Mixed Data Types in Math Expressions - When an operation is performed on two int values, the result will be an int. - When an operation is performed on two double values, the result will be a double. - In a calculation of mixed data type, the data type of the result is determined by: When an operation involves an int and a double, int is treated as double and the result is double When an operation involves an int and a decimal, it is treated as decimal and the result is decimal An operation involving a double and a decimal is not allowed.
         int x = 5;
         double y = 2;
         MessageBox.Show( (x / y).ToString() ); // shows 2.5
         

Integer Division - When you divide an integer by an integer, the result is ALWAYS an integer.
         int quotient, remain;
         int a = 4, b = 5;
         result = (a + b) / 2; // result is 4 - Quotient
         result = (a + b) % 2; // result is 1 - Remainder

         int x = 7, y = 3;
         MessageBox.Show( (x / y).ToString() ); // shows 2
         

Combined Assignment Operators: Accumulation += add x += 2; same as x = x + 2;
         int num = 10;
         MessageBox.Show( num.ToString() ); // shows 10

         num = num + 1;
         MessageBox.Show( num.ToString() ); // shows 11

         num += 1;
         MessageBox.Show( num.ToString() ); // shows 12

         num = num + 5;
         MessageBox.Show( num.ToString() ); // shows 17

         num += 3;
         MessageBox.Show( num.ToString() ); // shows 20
         

3.5 INPUT AND OUTPUT NUMERIC VALUES

Input collected from the keyboard are considered combinations of characters (or string literals) even if they look like a number to you.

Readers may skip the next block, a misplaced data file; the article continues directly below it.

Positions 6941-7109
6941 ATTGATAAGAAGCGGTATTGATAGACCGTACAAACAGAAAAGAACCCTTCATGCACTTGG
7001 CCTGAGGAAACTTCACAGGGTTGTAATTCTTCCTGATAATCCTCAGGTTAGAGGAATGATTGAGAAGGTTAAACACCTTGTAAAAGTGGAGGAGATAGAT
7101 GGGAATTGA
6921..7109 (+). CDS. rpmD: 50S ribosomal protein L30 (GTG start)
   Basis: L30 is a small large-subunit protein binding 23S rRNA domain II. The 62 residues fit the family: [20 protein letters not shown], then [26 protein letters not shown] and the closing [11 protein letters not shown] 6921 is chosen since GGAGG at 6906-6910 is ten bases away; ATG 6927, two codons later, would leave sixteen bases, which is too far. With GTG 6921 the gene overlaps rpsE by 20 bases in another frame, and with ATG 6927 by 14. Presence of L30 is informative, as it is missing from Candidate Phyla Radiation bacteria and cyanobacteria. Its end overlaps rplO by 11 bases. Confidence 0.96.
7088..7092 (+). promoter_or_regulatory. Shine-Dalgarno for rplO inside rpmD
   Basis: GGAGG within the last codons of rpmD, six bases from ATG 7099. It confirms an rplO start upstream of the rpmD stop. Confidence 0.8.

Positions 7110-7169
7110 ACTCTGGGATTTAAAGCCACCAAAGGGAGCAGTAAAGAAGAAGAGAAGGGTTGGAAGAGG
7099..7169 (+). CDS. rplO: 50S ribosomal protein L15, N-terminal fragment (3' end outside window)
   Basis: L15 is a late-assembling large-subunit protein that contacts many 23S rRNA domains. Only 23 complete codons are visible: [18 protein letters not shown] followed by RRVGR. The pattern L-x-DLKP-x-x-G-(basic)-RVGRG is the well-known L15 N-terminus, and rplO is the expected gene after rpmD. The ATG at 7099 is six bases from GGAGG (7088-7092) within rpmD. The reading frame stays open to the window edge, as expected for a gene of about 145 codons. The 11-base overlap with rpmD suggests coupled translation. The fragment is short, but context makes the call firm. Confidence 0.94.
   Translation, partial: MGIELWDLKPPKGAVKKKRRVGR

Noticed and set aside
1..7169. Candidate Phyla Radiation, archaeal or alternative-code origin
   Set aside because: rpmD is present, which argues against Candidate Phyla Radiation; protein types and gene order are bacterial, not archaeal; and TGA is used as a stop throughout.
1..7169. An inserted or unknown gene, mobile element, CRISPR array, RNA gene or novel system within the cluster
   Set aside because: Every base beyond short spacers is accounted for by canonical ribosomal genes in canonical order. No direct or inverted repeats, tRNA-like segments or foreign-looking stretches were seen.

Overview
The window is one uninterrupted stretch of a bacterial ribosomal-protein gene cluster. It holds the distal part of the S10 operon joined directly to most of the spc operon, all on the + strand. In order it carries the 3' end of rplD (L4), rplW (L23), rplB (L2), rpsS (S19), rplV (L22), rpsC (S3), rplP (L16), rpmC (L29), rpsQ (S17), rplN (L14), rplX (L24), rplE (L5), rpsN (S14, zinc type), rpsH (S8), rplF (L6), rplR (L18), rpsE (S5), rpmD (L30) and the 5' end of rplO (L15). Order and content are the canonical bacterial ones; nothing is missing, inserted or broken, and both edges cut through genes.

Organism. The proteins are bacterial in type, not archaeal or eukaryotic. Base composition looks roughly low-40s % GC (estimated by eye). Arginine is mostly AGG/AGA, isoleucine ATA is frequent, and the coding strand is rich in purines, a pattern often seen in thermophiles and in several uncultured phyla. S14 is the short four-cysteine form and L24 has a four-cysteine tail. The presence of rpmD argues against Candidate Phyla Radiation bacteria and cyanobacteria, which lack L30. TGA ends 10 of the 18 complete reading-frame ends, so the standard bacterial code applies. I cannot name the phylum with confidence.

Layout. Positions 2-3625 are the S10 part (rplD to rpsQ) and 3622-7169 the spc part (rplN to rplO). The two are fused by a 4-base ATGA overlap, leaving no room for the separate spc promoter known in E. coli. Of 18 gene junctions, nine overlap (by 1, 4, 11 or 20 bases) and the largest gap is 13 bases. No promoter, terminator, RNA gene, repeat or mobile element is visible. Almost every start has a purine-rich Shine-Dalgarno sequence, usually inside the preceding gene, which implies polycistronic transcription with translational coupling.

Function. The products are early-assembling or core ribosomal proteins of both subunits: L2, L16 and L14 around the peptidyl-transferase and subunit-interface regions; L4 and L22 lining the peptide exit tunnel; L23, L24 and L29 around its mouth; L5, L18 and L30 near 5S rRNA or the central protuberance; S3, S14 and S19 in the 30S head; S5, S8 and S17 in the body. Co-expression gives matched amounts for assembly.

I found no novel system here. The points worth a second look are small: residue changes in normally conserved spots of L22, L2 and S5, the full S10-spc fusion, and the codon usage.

Getting a Number from a TextBox EVERYTHING read in from a TextBox is ALWAYS read in as a string!!! A TextBox control reads keyboard input, such as 25.65. However, the TextBox treats it as a string, not a number. ^^^^^^^^^^^^^^^^^^^^^^^^^^^^^^^^^^^^^^^^^^^ Use the following Parse methods to convert string to numeric data types int.Parse double.Parse
            int hoursWorked = int.Parse(txtHours.Text);
            double temperature = double.Parse(txtTemp.Text);
            
            string s = txtCity.Text; // NO parse needed
  

FROM FROM FROM double int string ------------------------------------- TO double - * * double.Parse() - TO int - (int) * int.Parse() - TO string - ToString() ToString() * * = no conversion needed
Displaying Numeric Values and Explicit Conversion - To display a number requires you to convert numeric data to string type - can NOT display a number in the Text property of a control - can NOT display a number using MessageBox.Show() - ToString() converts a number or numeric variable to a string
   
         int myNumber = 123;
         MessageBox.Show( myNumber.ToString() );

         double grossPay = 1550.0;
         lblgrossPay.Text = grossPay.ToString();

         double area = 789.765;
         txtOut.Text = area.ToString();
         
Fuel Economy (int, decimal, convert, math)   Test Average (textBoxes, convert, math, clear)  
Displaying Numeric Values and Implicit Conversion - the "+" operator is both an addition AND a string join operator (overloaded operator)
  
         "The answer is " + 7; // converts the number 7 to a string implicitly
         
         // implicit string conversion with the + operator: